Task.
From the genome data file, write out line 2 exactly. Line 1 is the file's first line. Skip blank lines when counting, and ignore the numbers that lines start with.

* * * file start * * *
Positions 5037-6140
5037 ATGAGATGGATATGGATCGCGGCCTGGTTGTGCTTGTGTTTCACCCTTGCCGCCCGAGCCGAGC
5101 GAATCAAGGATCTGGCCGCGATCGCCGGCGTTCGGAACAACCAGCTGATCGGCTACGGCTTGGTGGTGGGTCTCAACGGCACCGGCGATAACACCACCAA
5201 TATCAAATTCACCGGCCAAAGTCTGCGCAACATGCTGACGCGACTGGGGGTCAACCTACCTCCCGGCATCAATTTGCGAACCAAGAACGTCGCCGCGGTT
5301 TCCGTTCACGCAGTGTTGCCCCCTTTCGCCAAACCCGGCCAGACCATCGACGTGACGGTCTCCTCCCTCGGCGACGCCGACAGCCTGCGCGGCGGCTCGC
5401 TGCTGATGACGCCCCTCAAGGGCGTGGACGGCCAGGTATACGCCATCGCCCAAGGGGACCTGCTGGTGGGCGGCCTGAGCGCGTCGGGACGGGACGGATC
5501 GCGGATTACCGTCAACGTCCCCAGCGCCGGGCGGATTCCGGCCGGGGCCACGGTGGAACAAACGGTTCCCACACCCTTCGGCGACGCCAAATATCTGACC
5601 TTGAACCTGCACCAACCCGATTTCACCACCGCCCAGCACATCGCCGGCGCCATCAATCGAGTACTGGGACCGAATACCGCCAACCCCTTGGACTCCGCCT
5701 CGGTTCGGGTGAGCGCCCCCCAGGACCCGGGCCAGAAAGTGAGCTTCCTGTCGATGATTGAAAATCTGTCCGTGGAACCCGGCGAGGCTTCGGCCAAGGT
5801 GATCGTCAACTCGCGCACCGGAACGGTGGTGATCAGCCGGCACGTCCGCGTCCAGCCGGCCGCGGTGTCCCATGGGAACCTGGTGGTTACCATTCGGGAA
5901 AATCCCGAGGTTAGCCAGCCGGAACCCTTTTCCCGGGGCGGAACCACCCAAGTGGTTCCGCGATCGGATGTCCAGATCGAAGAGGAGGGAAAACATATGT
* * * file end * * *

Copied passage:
5037 ATGAGATGGATATGGATCGCGGCCTGGTTGTGCTTGTGTTTCACCCTTGCCGCCCGAGCCGAGC